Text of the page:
A Heartfelt Fan Review of "It's About Time"

by Antonio Mazzaro

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Throughout the annals of music history, there exists a small score of seminal albums. These albums, The Beatles "Sgt. Pepper's Lonely Hearts Club Band", Paul Simon's "Graceland", Harry Belafonte's "Belafonte At Carnegie Hall", The Beach Boys "Pet Sounds", Michael Jackson's "Thriller", and Bob Dylan's "Blood On The Tracks" to name but a few, act as "Mile Markers" on the highway of musical legend.

The Cincinnati Dancing Pigs' "It's About Time" is not one of these albums.
However, there exists another group of albums which could be deemed "Half-Mile Markers", such as Weird Al Yankovic's "In 3-D", Eddie Murphy's Vocal Classic "How Could It Be", Deion Sanders' "Prime Time", Jim Nabors' "Jim Nabors Christmas" and William Shatner's "Transformed Man". While The Cincinnati Dancing Pigs' "It's About Time" is also not one of these albums, it's close.

So, then, let it be known that the highway of musical legend welcomes it's newest "Quarter-Mile Marker", The Cincinnati Dancing Pigs' "It's About Time." Save the above two paragraphs, "It's About Time" is beyond compare. The Pigs' catalogue is rife with crowd-pleasing classics such as "Charlotte the Harlot", "No Balls At All", "MTA", "Let's Talk Dirty in Hawaiian," "Singin' In the Bathtub", and the oft-requested "Eggplant That Ate Chicago", and songs that are accessible and yet often overlooked, such as "Spanish Pipedream", "Blinded By Turds", "Coney Island Parade" (a very obscure cover of the Perry Como classic), "Willie the Weeper" (bass solo), "Three Jolly Coachmen", "Ukulele Lady" and "Would You Like to Swing on A Star?". Though none of these songs are featured on "It's About Time", one can only imagine the magnitude of a CD featuring all of these wonderful musical selections.

The songs that are here are pretty good though. "Rag Mama Rag" and it's "Thief Eyes, Criminal Eyes" sounding chorus, "Chili Blues" a true Cincinnati theme if ever there were one, "The Pig Got Up/S-A-V-E-D", a tribute to those who live the hard life and have problems with the easy one (though which is which is up for debate), and "Jelly Jam Blues" an innuendo-laden (or is it) song concerning the differences in language from one part of this great land to the next, all of these great ballads are here for the listening on "It's About Time." It must not be overlooked that this CD is great for children of all ages, as "Dos" can teach them about the wonders of...uh...the...uh...musical scale (that's the ticket), "Old and Grey" espouses the values of true love and honesty, and "Alabama Jubilee", a song about the elderly, the clergy, African Americans, and the handicapped/differently able (One Legged Joe), teaches our children acceptance and the value of dancing and having fun with everyone (even the elderly, the clergy and gimps.) Children can also learn about language, as "This Land Is Your Land" contains more rhyming words ending in -ing in the final verse than any song in history (shining, strolling, waving, rolling, lifting, saying) and, lest there be any confusion in a child's mind, it's clear from the start that the word is pronounced Po-TAY-toes from Eric Burher's rousing vocal in "Diggin' My Potatoes".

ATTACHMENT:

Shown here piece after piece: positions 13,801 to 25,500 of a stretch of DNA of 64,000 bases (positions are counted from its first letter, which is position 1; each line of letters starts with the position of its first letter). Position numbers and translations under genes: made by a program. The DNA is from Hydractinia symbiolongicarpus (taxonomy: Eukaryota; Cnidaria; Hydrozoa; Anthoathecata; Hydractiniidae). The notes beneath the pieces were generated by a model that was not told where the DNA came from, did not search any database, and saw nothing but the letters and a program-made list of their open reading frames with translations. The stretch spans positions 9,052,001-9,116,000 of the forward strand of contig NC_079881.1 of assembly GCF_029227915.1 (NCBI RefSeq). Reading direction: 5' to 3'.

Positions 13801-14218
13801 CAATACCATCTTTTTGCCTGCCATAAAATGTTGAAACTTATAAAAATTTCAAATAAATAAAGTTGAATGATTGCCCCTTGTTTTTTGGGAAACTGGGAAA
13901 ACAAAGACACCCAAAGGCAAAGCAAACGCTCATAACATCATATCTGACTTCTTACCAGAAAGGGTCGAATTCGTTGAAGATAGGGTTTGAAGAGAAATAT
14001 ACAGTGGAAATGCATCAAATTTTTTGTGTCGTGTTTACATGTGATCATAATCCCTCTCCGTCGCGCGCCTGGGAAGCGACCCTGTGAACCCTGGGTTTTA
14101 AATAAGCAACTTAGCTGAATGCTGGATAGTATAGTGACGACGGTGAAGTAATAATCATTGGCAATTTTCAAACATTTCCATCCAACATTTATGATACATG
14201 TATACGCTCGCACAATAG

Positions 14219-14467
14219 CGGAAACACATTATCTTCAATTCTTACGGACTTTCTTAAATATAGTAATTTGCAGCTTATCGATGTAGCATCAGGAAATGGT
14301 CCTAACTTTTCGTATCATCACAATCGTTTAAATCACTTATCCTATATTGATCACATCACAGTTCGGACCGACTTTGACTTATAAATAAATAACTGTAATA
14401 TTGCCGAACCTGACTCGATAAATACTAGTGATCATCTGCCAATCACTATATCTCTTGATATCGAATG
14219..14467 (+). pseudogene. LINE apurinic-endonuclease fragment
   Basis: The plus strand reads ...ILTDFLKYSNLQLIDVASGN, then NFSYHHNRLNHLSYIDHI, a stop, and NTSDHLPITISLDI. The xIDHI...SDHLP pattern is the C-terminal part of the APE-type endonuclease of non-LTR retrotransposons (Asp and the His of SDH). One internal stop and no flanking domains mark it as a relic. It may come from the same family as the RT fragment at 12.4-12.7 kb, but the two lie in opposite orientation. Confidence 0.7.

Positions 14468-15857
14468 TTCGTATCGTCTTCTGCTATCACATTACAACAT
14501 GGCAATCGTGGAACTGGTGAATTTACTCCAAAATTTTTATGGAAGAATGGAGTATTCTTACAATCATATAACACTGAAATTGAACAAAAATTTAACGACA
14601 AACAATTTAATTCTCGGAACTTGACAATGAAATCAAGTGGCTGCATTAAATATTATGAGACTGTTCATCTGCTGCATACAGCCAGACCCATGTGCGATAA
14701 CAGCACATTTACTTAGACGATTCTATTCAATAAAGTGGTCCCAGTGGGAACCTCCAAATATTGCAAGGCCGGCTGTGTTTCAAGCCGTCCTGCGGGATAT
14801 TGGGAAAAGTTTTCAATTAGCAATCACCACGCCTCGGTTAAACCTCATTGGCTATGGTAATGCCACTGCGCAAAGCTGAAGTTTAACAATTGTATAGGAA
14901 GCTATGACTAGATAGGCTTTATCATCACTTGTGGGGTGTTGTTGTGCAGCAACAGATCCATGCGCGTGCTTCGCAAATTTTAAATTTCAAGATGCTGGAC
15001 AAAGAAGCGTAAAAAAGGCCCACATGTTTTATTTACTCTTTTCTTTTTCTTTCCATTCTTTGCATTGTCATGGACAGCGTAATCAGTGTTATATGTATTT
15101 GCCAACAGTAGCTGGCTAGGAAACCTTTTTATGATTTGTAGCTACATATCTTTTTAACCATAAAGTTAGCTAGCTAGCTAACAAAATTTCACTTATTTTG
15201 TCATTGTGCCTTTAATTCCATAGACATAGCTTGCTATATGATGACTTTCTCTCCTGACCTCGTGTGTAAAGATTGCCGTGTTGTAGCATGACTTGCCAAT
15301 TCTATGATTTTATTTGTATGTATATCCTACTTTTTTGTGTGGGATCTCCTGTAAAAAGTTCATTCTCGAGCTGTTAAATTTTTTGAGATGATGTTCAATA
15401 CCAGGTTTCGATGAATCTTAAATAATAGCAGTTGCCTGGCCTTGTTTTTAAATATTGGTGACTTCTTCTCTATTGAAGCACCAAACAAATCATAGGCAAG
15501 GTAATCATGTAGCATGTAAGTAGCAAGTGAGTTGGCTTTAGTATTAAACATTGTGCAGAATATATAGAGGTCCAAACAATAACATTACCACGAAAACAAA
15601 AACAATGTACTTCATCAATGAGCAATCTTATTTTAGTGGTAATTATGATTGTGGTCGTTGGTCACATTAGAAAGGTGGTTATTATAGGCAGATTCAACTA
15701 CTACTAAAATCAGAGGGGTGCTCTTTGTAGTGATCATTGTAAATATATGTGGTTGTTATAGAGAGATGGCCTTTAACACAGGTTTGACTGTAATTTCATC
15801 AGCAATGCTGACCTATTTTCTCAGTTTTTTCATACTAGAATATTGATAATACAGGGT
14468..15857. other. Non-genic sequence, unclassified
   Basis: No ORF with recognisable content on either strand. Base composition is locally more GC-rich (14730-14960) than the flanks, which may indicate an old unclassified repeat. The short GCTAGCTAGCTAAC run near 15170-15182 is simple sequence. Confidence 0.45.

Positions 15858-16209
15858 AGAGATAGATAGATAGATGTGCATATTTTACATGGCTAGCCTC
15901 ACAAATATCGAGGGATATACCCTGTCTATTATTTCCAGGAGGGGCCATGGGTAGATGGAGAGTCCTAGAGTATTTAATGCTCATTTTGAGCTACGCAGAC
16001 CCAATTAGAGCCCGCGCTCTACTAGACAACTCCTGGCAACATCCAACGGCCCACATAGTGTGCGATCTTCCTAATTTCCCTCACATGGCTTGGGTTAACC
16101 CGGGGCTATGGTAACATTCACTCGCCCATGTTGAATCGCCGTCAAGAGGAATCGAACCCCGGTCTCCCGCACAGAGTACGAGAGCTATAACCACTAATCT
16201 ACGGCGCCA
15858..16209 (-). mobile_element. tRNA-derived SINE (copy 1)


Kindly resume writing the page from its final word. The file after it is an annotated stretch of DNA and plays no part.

The Pigs' sound is anchored by the rhythmic cadence of the beer-cap topped fingers of Keith Baker strumming up and down the Genuine Columbus Washboard (he's a very talented fellow.) Eric Buhrer's seemingly endless supply of things to put in or around his mouth adds a degree of surprise and sometimes complete awe to the Pigs total sound. On the album, and sometimes even live in person, there are spectacular harmonica and guitar solos from Messrs Horning and soon-to-be guitar legend John Marlowe respectively. What's lacking from this CD is a bass solo by the talented Tom "Professor Shorthairs" Beck. A smart and sassy bass player, he ups the band's group I.Q. by at least double digits. In all, Baker, Beck, Buhrer, Horning and Marlowe form a quintet the likes of which have not been seen since the starting five of the 1956 Boston Celtics.

What, then, of this cacophonous clamor known as "The Pigs"? What, then, of "It's About Time?" The CD scores points in ways that only a French figure skating judge could ignore. When you get a chance, pick it up. If nothing else, it makes for a nice coaster on any coffee table or a conversation piece at a convent rummage sale. For ten dollars (if you are given the "friend" price) it is well worth it. "It's About Time" is about to be a smash-success, even if it takes a few years.


CityBeat Review - June 9, 2004

With a semi-regular residency at Arnold's Bar and appearances in just about every major outdoor event in their namesake city, the Pigs are Cincinnati mainstays. They occupy what must be presumed to be the enviable position of being the only (or at least most active) living jug band in the area. Armed only with a washboard, banjo, mandolin, ukulele, guitar, bass and, of course, jug, the band relies heavily on interpreting and in some cases reinterpreting old standards from Woody Guthrie ("This Land Is Your Land") to Blues pioneer Huddie Ledbetter ("Diggin' My Potatoes"). Taking their cues from Appalachian Folk and applying Ragtime signatures liberally, the Pigs add their own special shtick on top which might be a little too much (imagine Barenaked Ladies doing vaudeville) for most purists. For an original tune, check out vocalist and "juggist" Eric Burhrer's funny ode to a Skyline three-way on "Chili Blues." These Pigs sound like a whole mess of fun. (Sean Rhiney) Grade: B

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